It's obvious why the big labels want to blame their current lagging sales on the Internet.
My question is, why are the artists getting involved too? Why do I have to lose all respect for a Metallica, a band I once considered the greatest in the world?
The answer should be on the tips of all of your lips; it's plain and simple, and it's called greed.
"Oh! We musicians put our heart and soul into or work. We deserve to get our money!" they say. True, musicians do deserve to get paid. But, millions upon millions?
Does Metallica really deserve millions of dollars for their latest and worst album, "Re-Load"?
Maybe they deserved it for "Master Of Puppets," because at least the album influenced every single hard rocker that has ever palm muted an open low E string.
But, unfortunately, that's not how it works. There are bands out there that work just as hard, if not harder than Metallica does now.
The Microphones for instance. The group consists of one guy, Phil Elvrum, recording all of his music on lo- fi equipment, then mixing it together and creating a sound that is so beautiful it doesn't register in your head the first time you hear it.
Let's not even go into his mind-blowing songwriting. If the lyrics are not read in the context of liner notes, they could easily be confused with an upper level lit text.
Have you ever heard of the Microphones? No. Have you ever bought the man's CD? No. Does Elvrum work as hard as Metallica?
Well, his CD took almost a year to complete, and if you've heard it, you know that it is a seminal piece of production work-on lo-fi equipment (which means he isn't recording on the fancy boards that you see on TV, instead he is recording on not much more than a Tascam cassette player) to boot.
So hell yeah he works as hard as Metallica. Do you think Metallica does its own production?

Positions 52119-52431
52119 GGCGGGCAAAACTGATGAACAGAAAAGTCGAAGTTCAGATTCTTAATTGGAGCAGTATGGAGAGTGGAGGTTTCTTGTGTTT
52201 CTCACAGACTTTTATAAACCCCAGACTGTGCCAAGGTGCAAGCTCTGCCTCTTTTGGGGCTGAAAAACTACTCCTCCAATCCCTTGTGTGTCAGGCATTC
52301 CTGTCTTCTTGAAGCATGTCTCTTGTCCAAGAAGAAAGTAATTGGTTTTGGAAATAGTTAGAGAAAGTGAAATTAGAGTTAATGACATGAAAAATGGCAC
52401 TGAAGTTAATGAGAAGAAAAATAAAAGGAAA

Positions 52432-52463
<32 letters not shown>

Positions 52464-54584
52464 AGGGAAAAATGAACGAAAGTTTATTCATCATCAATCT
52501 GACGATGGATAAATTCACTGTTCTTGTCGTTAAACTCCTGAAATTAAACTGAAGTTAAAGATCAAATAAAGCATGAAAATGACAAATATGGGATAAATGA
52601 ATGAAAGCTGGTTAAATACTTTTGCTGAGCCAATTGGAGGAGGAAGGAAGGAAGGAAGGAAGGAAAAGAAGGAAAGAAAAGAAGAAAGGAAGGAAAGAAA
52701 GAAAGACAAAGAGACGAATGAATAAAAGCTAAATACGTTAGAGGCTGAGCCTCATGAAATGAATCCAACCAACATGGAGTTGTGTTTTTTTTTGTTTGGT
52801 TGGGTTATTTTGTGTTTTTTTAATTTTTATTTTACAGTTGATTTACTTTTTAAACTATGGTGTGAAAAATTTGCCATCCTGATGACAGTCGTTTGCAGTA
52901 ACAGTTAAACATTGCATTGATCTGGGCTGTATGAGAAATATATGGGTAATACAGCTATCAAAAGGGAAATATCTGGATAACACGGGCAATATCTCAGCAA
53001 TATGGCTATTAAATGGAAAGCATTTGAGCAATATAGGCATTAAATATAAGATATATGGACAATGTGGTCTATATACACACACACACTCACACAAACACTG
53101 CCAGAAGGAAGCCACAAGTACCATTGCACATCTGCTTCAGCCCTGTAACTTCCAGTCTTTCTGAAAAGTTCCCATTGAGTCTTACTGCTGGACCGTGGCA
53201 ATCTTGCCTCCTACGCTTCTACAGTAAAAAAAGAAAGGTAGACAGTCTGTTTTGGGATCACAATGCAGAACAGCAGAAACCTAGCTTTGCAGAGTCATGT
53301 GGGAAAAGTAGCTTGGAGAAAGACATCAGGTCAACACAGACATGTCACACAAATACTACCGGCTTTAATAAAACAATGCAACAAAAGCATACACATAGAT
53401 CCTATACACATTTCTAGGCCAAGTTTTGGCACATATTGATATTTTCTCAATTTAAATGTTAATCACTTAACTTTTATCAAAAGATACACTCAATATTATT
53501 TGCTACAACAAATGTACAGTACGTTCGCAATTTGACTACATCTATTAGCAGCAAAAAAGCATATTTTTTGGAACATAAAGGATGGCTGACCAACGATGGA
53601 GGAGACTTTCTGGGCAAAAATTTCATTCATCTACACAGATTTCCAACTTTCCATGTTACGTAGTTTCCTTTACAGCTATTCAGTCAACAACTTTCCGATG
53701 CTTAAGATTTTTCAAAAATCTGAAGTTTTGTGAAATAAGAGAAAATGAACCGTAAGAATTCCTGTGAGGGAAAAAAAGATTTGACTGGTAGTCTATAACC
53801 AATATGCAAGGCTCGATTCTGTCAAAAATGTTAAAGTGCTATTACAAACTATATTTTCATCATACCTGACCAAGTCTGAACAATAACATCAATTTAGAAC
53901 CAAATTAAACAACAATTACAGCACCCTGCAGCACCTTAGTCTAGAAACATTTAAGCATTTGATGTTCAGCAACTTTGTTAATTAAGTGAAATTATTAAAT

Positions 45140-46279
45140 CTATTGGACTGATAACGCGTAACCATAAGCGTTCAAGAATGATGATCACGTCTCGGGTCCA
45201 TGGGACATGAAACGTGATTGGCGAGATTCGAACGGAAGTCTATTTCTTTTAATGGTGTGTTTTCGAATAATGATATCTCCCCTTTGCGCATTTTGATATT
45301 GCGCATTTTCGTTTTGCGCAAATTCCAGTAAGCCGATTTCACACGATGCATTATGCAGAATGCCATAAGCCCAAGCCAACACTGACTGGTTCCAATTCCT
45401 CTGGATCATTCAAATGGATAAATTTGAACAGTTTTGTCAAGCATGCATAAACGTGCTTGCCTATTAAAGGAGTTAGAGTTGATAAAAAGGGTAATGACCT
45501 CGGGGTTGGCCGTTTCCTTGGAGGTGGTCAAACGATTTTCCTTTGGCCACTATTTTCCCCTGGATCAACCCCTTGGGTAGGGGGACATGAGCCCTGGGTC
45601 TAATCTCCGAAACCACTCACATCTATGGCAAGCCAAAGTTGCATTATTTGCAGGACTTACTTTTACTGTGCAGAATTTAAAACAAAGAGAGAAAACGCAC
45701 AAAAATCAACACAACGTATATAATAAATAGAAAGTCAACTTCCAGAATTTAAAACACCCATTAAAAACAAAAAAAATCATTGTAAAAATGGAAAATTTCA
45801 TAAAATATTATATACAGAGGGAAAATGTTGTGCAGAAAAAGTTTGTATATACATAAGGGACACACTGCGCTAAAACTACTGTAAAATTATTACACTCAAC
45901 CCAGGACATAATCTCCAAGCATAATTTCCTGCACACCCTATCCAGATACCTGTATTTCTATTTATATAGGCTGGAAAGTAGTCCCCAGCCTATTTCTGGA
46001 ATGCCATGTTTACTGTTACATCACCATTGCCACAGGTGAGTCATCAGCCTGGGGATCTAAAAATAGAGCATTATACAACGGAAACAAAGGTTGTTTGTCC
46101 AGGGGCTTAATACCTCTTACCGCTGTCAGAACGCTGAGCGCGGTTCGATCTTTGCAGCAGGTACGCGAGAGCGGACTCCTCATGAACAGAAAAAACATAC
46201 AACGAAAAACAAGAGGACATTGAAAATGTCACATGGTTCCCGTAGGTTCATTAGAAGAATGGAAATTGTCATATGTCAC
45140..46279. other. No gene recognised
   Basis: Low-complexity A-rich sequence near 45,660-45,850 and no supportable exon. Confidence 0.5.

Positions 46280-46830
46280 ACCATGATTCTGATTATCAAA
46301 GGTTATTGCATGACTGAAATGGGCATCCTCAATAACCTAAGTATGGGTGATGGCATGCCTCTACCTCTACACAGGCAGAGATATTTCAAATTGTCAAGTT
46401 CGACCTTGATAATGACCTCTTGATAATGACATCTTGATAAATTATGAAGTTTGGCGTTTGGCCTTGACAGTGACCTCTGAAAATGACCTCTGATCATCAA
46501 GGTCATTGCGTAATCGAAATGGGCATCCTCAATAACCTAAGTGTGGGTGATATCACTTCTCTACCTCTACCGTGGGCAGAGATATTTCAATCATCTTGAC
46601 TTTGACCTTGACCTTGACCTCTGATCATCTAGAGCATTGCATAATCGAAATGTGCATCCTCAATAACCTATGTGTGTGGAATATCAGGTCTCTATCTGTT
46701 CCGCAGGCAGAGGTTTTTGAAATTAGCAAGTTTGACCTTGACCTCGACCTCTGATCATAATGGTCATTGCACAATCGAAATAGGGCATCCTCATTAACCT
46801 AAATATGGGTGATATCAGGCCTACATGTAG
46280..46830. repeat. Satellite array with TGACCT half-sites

No way, the group has a team of sound guys to do it for them. And you know Elrum doesn't make the big bucks like Metallica does. Hell, I probably have a bigger apartment then he does.
The only reason I know of The Microphones is because of the Internet.
The only way that I could get any of the music was through MP3 swapping. And because of that swapping, I am able to create something that the big label execs fear worse than baldness, word of mouth.
That's how they control the music that you listen to.
They have control over the word-of-mouth advertising. They use their mouthpieces -- commercial radio, MTV and commercial rock magazines.
You see The Vines in Rolling Stone and then hear their single on the radio. To top it off, you see they have a new buzz worthy video on MTV. So you think to yourself "this band must be good."
That's how they get you. The Vines as it turns out, blow pretty hard (Nirvana knock-offs should at least sound like Nirvana).
But I bet you would have never guessed considering all the exposure they get. It didn't work like that before, or at least it wasn't this efficient.
What Napster created was a new forum for word of mouth.
That scares the hell out of the recording industry. What the industry doesn't want is competition from good music. They'd prefer to churn out so-so music and maximize their profits by not having to promote a great new band. It's easier to make a band look great, than it is to make a great band sell.
Competition, as we all learned in high school economics, breeds a better product. And better music betters us.
Lars Ulrich, Dr. Dre and the Industry are trying to tell us that by creating competition for them, we are killing their music.
Well, that's the best argument for piracy that I've ever heard.